UST and LUNA’s death spiral wiped out more than $40 billion of value from the cryptocurrency market. A major reason behind the brutal collapse was the demand for UST created by Terraform Labs’ Anchor Protocol. UST holders could deposit UST into Anchor and earn an outsized return of between 15% and 20% on their stablecoins. However, this yield, and the growth it inspired, were not organic. The majority of the interest depositors were earning was subsidized by Terraform Labs instead of being generated by borrowers. As the crypto market fell throughout the first half of 2022, demand for Anchor’s guaranteed yields soared, causing UST’s supply to balloon to over 10 billion. As the UST market cap edged closer to that of the LUNA token, it became only a matter of time before disaster struck.
IRON is an algorithmic stablecoin minted through Iron Finance. Initially launched on BNB chain in March 2021, Iron Finance aimed to create a stable, partially collateralized algorithmic stablecoin and build an ecosystem around it. Users could mint the dollar-pegged IRON stablecoin by depositing $0.75 of BUSD and $0.25 of Iron Finance’s native STEEL token into the protocol.
Initially, IRON appeared to work as intended. Although it broke parity with the dollar a few times during its first months in circulation, it successfully regained its peg on several occasions. After proving the concept worked, the protocol was later deployed on Polygon in May 2021. This time, IRON was minted using USDC instead of BUSD and a STEEL equivalent token called TITAN.
The influx of liquidity from the Polygon launch drove yields for IRON trading pairs to dizzying heights. At one point, yield farmers could earn 500% APR by providing liquidity for the IRON/USDC trading pool and around 1,700% APR on more volatile pairs like TITAN/MATIC. In turn, demand for IRON soared as DeFi users could earn huge returns by holding a perceptually stable asset. Due to the increased demand, TITAN, the volatile token needed to mint IRON, jumped 3,700% from $1.68 to over $64 between June 2 and June 16.
IRON also got a publicity boost when celebrity entrepreneur Mark Cuban revealed in a blog post that he was a liquidity provider on the Polygon decentralized exchange QuickSwap for the DAI/TITAN pair. Many onlookers took this as Cuban’s endorsement of Iron Finance, fueling a new wave of IRON minting mania.
However, calamity struck less than a week after Cuban’s post. With the TITAN token trading at such an inflated value, many users who had bought it early decided to start cashing out. Several whales started to remove liquidity from IRON/USDC pools, while others sold IRON for USDC instead of redeeming it through the protocol. The immense selling pressure caused IRON’s value to drop under its dollar peg.
Once IRON’s peg broke, it threw the value of TITAN—which made up 25% of each IRON token’s value—into question. A bank run ensued as investors sold out of TITAN and IRON for safer assets. Arbitrageurs also stepped in to buy IRON below its peg and redeem it for $0.75 of USDC and $0.25 of TITAN, immediately selling the TITAN for a small profit. This situation created a death spiral that caused TITAN’s value to plummet. While IRON only briefly dropped below $0.75 due to its USDC backing, TITAN had no such price floor. TITAN plummeted as it soared, eventually bottoming out at a fraction of a penny.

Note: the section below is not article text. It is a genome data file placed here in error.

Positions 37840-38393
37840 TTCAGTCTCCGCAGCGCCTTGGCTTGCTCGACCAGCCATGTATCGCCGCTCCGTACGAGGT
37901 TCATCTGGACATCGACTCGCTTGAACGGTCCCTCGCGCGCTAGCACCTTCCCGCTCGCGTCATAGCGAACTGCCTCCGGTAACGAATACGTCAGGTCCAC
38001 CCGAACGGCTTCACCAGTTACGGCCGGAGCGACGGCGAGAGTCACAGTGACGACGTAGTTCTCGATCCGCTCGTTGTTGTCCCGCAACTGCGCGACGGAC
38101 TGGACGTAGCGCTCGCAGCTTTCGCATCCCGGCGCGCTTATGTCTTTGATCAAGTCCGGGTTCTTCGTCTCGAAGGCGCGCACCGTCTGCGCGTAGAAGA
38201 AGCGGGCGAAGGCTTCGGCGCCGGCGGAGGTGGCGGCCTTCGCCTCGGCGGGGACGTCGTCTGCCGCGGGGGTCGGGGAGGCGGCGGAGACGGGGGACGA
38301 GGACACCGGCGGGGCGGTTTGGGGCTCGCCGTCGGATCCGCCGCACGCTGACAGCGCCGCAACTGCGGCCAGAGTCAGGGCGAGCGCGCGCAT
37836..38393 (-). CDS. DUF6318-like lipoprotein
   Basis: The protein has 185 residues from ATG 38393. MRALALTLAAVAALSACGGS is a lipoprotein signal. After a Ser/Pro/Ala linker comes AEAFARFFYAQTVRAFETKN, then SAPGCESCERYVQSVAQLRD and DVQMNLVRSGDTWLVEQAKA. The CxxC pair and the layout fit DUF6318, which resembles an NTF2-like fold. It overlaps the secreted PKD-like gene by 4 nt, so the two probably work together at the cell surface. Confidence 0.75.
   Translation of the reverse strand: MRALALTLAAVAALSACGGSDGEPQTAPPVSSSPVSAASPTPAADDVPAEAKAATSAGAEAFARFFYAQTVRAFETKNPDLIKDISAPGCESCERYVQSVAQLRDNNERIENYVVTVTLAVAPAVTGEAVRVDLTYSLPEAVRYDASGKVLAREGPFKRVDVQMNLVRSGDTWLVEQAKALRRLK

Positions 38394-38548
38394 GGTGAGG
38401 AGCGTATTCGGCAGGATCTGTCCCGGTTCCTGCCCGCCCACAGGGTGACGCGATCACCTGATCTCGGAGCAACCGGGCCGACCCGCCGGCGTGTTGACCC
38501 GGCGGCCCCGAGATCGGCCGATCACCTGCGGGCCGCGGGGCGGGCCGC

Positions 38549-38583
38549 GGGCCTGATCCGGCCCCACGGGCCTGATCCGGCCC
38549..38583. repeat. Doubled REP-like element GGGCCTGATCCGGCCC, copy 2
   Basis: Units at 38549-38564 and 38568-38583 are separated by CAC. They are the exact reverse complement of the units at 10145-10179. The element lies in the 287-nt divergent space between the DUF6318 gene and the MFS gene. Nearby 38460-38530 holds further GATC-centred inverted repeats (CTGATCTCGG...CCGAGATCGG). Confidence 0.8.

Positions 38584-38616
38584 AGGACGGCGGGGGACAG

The Iron Finance fiasco marked one of crypto’s first major bank runs. At its peak, the protocol held over $2 billion in total value locked, much of which was erased during the death spiral. Aside from showcasing the unreliability of algorithmic stablecoins, the incident also highlights how blindly following celebrities into their investments is incredibly risky. In the aftermath of IRON’s collapse, Cuban admitted that he had not done his homework on the protocol and called for increased regulation in the crypto industry going forward.
Despite the bad track record of algorithmic stablecoins, one token has managed to find a sweet spot between relying on an algorithm to secure a stable value and overcollateralization. FRAX is a part algorithmic, part fractional reserve stablecoin issued by Frax Finance. The protocol is permissionless, open-source, and entirely on-chain, meaning it requires no centralized authority to manage FRAX. Since launching in late 2020, FRAX has risen to a market cap of over $1.3 billion and has rarely deviated more than a couple of percent from its dollar peg.
The FRAX stablecoin is backed partially by hard collateral, primarily USDC, and partly by Frax Finance’s native governance token, FXS. The protocol decides the precise ratio between the external and internal backing using a PID controller, which adjusts the collateral ratio based on demand for the FRAX stablecoin and external market conditions.
To ensure FRAX’s peg is stable, the protocol lowers the collateral ratio so that less USDC and more FXS is needed to mint or redeem the stablecoin when there is increased demand for it. Conversely, if demand for FRAX starts to drop, the protocol reacts to market conditions and increases the amount of hard collateral needed to mint it. This important feature helps prevent the FXS token from entering a death spiral if FRAX were to drop below a dollar.